According to Novak, the agreement with Guidant "was as fundamental as it was obvious." He noted that his company began to look at ways to match the reduction in market opportunities and the dwindling number of VBT procedures "with a matching reduction in the number of companies competing in this market." The Guidant agreement "concludes the first stage of our efforts associated with this effort," he said.
Guidant said in a press release that it is discontinuing its Galileo system for the treatment of in-stent restenosis due primarily to the significant impact of drug-eluting stents. It said exiting the market would allow it to focus on its broader vascular intervention product line and DES development and clinical trials. Following a brief transition period, Guidant will close its Houston and Pearland, Texas, facilities. The company noted that about 100 Guidant employees would be affected by the move. The financial results for the Galileo product line will be reported as discontinued operations. During the first quarter, Guidant recorded a charge of $11 million, net of tax related to the exit of the business.
Novak noted that both J&J and Guidant exited the VBT market to concentrate on the bigger DES market, leaving Novoste as the "sole provider" of VBT. And while the VBT market is much smaller, he said he believes it has a place in the interventional cardiology market. He said both VBT and DES "represent the future of interventional cardiology. One [DES] is the front-line technology and the other [VBT] is its backup."
While Novoste has been able to continue as a going concern through the initial onslaught of drug-eluting stents, it has come at a cost. Since January 2003, the company has eliminated more than 200 positions. It currently has about 115 employees, most of them at its suburban Atlanta headquarters location. "These decisions are never easy, as they affect so many good people," Novak said, "but the financial performance of the organization is our first priority during this transition period."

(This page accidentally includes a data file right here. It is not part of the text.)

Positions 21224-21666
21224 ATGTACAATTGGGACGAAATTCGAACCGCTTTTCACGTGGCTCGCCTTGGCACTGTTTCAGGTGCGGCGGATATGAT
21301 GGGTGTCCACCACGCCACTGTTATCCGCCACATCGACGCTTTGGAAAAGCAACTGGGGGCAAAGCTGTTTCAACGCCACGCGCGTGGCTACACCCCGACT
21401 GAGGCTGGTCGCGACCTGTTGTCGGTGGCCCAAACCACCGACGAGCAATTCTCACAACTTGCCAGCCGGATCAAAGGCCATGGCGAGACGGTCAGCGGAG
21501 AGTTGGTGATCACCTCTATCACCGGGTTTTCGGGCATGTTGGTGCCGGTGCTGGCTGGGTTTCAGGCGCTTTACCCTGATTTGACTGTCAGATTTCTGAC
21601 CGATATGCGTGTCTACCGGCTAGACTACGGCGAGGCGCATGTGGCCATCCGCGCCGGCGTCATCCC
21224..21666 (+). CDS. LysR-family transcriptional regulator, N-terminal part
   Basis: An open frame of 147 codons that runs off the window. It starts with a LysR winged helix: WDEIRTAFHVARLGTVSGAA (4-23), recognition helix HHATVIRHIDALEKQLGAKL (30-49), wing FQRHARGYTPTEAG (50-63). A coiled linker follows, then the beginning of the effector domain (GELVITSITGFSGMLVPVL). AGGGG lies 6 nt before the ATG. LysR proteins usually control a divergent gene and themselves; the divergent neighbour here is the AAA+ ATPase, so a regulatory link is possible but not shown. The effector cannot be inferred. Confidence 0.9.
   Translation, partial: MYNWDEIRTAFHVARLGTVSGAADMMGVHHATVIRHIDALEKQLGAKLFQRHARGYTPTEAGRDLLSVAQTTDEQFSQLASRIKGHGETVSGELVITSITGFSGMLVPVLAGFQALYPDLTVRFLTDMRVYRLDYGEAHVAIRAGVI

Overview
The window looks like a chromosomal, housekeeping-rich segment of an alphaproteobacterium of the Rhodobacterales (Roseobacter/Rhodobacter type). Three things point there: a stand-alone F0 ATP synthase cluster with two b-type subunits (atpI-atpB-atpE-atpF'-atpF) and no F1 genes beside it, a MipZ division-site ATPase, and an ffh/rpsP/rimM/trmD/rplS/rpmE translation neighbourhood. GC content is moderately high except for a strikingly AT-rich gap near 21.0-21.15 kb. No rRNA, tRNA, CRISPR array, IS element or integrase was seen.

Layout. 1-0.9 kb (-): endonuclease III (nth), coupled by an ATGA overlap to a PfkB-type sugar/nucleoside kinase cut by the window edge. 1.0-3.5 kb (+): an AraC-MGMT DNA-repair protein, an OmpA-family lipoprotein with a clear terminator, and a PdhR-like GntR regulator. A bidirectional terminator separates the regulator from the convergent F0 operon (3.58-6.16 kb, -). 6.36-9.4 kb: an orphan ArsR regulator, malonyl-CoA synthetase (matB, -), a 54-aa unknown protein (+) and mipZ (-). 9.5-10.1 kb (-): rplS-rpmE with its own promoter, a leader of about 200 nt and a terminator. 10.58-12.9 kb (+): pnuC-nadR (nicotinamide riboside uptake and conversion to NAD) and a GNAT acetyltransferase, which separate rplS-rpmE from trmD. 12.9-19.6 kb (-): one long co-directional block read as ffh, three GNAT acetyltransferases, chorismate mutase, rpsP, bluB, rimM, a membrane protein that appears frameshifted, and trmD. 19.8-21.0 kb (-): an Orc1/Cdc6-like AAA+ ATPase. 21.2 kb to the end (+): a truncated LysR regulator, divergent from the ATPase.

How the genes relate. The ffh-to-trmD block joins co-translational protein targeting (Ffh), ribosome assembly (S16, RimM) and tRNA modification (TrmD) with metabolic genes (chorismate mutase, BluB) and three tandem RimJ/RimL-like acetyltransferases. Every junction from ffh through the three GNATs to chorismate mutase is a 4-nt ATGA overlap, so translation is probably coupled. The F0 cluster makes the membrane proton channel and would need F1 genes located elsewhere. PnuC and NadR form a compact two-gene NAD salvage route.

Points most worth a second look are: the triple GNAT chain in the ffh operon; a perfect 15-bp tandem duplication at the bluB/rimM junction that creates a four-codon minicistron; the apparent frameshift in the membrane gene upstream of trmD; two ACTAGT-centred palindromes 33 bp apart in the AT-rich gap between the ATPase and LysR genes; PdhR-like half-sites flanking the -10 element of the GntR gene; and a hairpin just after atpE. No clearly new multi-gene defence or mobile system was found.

Novak said the company has another mandate that should contribute to its financial upswing: to continue to look for new opportunities to both diversify its current product line as well as exploit its field team strength in the marketplace. He said that 2004 "will be the year that Novoste moves beyond being a single-product vascular brachytherapy company." Novak said it would become a cardiology-focused new technology company "with a specialized focus in technology niche markets." He also noted that Novoste is "having discussions" with several companies that he believes can "deliver differentiable products that deal with several unmet clinical needs."
Medtronic recalls two ICDs
Medtronic (Minneapolis, Minnesota) reported in April the voluntary recall of two older implantable cardioverter defibrillator (ICD) models after it became aware of four deaths and one serious injury that could be related to the failure of a key part of one of the devices. The Class I recall involves a small subset of Micro Jewel II Model 7223Cx and GEM DR Model 7271 ICDs that may take a longer-than-normal time to charge before delivering therapy. Most of these devices, implanted in 1997 and 1998, are close to the normal replacement time generally within a couple of months. No other Medtronic devices are involved in this action, the company said.